CDC report: Maternal death rate for Black mothers 3x higher than white mothers  

The rates consistently increased with age with Black women over 40 being 7.8 times more likely to die during childbirth than white women.

A new report from the CDC shows that the United States is continuing to see a rise in maternal death rates with Black women still three times as likely to die in childbirth than white women. 

According to CNN, maternal death rates rose from 658 in 2018 to 754 in 2019 and 861 in 2020. 

Maternal death rates rose from 17 deaths per every 100,000 live births in 2018 to 20 deaths per 100,000 live births in 2019 and nearly 24 per 100,000 in 2020.

pregnant black woman
(Photo: Fotolia)

A maternal death is defined by the World Health Organization as, “the death of a woman while pregnant or within 42 days of termination of pregnancy, irrespective of the duration and the site of the pregnancy, from any cause related to or aggravated by the pregnancy or its management, but not from accidental or incidental causes.” 

In 2020, the maternal mortality rate for non-Hispanic Black women was 55.3 deaths per 100,000 live births, 2.9 times the rate for non-Hispanic white women, according to the report

The rates consistently increased with age with Black women over 40 being 7.8 times more likely to die during childbirth than white women. The information in the report was sourced from the National Vital Statistics System mortality file. 

As previously reported by theGrio’s April Ryan, President Joe Biden issued a proclamation making the middle week of April—Black Maternal Health Week.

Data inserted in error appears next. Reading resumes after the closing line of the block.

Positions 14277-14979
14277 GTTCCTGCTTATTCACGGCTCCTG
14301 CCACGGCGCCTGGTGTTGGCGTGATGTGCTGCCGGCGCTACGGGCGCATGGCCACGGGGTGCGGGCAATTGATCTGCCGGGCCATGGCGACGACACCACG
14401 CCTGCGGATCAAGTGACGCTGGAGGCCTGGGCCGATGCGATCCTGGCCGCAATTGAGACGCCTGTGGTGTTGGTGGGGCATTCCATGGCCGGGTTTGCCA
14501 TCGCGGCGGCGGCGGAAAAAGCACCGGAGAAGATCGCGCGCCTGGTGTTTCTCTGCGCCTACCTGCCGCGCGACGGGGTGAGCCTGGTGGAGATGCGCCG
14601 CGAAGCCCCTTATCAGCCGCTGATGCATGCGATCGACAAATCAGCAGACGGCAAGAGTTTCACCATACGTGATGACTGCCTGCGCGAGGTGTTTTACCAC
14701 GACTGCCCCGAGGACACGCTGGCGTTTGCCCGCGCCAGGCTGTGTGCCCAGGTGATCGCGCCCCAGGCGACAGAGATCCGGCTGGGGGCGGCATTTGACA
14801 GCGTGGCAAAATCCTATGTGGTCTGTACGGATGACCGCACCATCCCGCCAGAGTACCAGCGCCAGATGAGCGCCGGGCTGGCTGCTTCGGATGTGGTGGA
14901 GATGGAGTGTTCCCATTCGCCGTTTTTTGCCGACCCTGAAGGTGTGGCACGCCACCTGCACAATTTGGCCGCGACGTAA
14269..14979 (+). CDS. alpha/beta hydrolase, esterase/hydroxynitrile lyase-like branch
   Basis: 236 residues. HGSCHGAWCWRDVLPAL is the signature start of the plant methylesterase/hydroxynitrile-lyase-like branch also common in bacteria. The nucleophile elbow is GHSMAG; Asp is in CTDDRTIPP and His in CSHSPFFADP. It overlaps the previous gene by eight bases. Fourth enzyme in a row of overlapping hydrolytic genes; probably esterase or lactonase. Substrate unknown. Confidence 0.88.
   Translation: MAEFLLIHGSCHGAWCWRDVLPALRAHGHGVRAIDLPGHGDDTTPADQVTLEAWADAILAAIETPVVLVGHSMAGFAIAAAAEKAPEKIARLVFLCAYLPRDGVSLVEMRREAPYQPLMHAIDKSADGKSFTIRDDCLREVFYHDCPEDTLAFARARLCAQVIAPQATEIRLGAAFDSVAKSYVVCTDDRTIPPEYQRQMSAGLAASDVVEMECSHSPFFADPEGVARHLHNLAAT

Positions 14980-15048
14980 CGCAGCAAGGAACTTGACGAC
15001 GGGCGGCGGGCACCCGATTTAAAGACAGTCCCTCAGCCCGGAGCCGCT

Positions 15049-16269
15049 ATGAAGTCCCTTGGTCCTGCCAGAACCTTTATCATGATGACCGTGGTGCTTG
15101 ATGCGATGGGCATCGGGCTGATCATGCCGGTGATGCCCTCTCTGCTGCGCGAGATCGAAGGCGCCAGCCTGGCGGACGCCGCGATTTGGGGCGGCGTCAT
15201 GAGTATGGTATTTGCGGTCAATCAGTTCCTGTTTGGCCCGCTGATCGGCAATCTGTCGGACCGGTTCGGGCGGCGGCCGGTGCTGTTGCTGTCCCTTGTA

The week was the result of work by Vice President Kamala Harris and former UN Ambassador Susan Rice. 

pregnant fertility
(Credit: Adobe Stock)

“Doctors are trained to treat a problem,” film producer Tonya Lewis Lee told theGrio. “Pregnancy is not a problem. It’s not an illness. It is an existing. So midwives and doulas have an ability to really say, ‘what’s going on with you? What do you want? How is this going to work for you?’ Whereas the doctor’s like, oh, there’s a problem, we’ve got to fix it. And they’re waiting for a problem. And sometimes when you wait for a problem, you can create a problem.”

The Biden Administration committed last year to a five-point program to support maternity care including investing $200 million to: implement implicit bias training; create State pregnancy medical home programs; bolster Maternal Mortality Review Committees; expand the Rural Maternity and Obstetrics Management Strategies, and help cities place early childhood development experts in pediatrician offices with a high percentage of Medicaid and CHIP patients, theGrio previously reported.

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